Disability confident: Matthew Wadsworth, Good Food Talks
30 July 2015
by Matthew Wadsworth
When I was born, way back in the 1970s, the attitude to blind people basically was: if you're blind, you might just get a job as a basket weaver or piano tuner, but that's about it.
The good news is I was fortunate to have parents who raised me pretty much like anybody else. I played guitar and fought with my older sister. We had a field beside our house where I used to zip around at 40 miles per hour on one of those little 50CC scramblers.
My parents also helped me develop my confidence. One night I was playing darts with my father. I kept missing the board and I became incredibly frustrated. My father calmly sat me down and explained we lived in a world which was designed for people who could see. He told me that I would just need to work harder and find ways to do things, but that that was OK.
This was the night I realised whatever I wanted to do in life was completely down to me. It was my responsibility to find ways to do things and solutions to my own problems.
It has been a philosophy that has carried me ever since. At age of eleven I decided to sell the motorbike and concentrate exclusively on music. I studied (and played) hard and got a place at the Royal Academy of Music.
I switched from guitar to lute when I was at college, and became an international musician, playing concerts all over the world. To date I have made six CDs. There was no braille or screenreader equivalent for written lute music, so I developed my own version.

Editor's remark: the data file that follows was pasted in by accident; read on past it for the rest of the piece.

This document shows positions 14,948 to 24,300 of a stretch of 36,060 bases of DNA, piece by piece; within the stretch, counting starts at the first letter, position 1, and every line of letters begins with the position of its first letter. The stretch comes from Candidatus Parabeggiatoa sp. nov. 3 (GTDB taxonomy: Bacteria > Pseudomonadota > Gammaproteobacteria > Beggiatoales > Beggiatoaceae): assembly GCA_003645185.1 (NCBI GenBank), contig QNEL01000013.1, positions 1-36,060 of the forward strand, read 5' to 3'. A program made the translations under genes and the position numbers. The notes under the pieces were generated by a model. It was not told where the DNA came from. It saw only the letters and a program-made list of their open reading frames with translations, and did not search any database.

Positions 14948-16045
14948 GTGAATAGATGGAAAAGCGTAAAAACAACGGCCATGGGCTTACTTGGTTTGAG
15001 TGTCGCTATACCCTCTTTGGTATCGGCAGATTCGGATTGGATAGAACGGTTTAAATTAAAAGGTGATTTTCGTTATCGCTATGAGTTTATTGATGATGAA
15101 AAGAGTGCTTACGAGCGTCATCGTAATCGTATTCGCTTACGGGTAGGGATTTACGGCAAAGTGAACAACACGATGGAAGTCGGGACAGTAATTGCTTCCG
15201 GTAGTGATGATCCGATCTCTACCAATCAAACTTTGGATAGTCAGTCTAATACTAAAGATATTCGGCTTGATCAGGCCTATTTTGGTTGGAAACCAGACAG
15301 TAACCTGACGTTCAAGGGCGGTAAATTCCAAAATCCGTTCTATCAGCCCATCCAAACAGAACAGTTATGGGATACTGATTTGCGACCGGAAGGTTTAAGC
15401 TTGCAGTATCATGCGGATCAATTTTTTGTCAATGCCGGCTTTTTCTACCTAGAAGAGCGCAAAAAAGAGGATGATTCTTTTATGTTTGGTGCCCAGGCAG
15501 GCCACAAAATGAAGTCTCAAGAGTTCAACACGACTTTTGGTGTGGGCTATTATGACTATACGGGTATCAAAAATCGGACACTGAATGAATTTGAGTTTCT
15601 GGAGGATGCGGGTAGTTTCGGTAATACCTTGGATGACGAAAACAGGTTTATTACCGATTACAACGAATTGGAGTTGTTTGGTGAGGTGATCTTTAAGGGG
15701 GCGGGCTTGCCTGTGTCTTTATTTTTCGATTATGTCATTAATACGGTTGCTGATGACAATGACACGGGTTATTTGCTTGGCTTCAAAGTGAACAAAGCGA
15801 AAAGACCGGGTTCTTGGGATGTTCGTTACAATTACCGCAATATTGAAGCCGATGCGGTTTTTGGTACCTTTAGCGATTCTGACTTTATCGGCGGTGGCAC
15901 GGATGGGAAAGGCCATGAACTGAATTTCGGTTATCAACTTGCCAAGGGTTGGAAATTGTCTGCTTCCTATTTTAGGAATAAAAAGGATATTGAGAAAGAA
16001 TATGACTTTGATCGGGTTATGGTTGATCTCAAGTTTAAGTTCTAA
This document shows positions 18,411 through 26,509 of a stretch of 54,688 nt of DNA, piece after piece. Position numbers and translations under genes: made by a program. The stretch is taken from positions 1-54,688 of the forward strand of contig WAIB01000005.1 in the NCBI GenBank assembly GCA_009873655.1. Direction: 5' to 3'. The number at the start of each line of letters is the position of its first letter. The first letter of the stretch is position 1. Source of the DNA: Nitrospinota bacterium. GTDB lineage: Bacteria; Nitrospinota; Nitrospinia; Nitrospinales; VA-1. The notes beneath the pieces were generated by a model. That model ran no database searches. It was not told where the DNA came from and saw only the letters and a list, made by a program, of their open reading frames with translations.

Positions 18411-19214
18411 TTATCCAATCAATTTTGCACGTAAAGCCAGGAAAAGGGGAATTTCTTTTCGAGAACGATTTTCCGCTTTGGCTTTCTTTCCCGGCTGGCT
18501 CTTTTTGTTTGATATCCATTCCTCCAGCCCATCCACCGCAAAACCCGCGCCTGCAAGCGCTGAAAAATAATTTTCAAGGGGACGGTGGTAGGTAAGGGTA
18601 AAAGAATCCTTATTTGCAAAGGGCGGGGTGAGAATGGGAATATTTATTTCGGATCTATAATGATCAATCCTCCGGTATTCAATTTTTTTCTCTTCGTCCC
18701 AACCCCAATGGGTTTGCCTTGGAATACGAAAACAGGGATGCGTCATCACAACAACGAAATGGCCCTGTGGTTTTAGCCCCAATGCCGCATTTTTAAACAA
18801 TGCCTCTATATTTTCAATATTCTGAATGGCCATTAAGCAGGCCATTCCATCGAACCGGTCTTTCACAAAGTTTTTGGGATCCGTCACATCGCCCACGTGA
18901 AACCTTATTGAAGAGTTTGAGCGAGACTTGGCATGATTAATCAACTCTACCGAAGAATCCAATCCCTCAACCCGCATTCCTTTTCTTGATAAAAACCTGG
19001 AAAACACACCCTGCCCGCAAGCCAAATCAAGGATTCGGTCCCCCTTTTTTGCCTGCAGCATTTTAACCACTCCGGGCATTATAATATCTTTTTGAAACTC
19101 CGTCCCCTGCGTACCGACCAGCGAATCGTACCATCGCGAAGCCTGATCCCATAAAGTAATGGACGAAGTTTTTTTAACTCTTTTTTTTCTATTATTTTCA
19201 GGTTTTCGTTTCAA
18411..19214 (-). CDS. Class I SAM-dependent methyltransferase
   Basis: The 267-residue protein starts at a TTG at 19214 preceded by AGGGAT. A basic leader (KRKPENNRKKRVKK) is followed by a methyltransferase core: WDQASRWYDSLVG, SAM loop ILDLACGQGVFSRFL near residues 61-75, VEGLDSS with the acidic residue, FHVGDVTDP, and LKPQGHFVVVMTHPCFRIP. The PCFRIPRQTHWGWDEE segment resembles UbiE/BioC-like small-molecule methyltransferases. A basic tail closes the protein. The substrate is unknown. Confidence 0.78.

But while music is a great profession, it can also be financially unstable. So in 2007 I decided to branch out.
I decided to see if I could solve the problem of restaurant menus not being accessible for visually impaired diners, and people with other reading difficulties. Together with my wife Kate, I founded a company called Good Food Talks, an internet-based company which makes restaurant menus completely accessible.
Now in its third year, Good Food Talks is a thriving company. We have eight staff, and there are over 800 venues on our system. Long story short, I have found a way to engage with two things I have always loved; technology and people. And I have a steady income.
So my attitude in life, which has enabled me to be confident with my disability, is that if you have an idea, it’s just a question of working out what steps need to be taken in order to get you from one point to the next.
And here is my secret: you don’t even need to know all the steps, you just need to know the next step, and have the confidence to take it.
Matthew Wadsworth is an international lutenist and founder of Good Food Talks.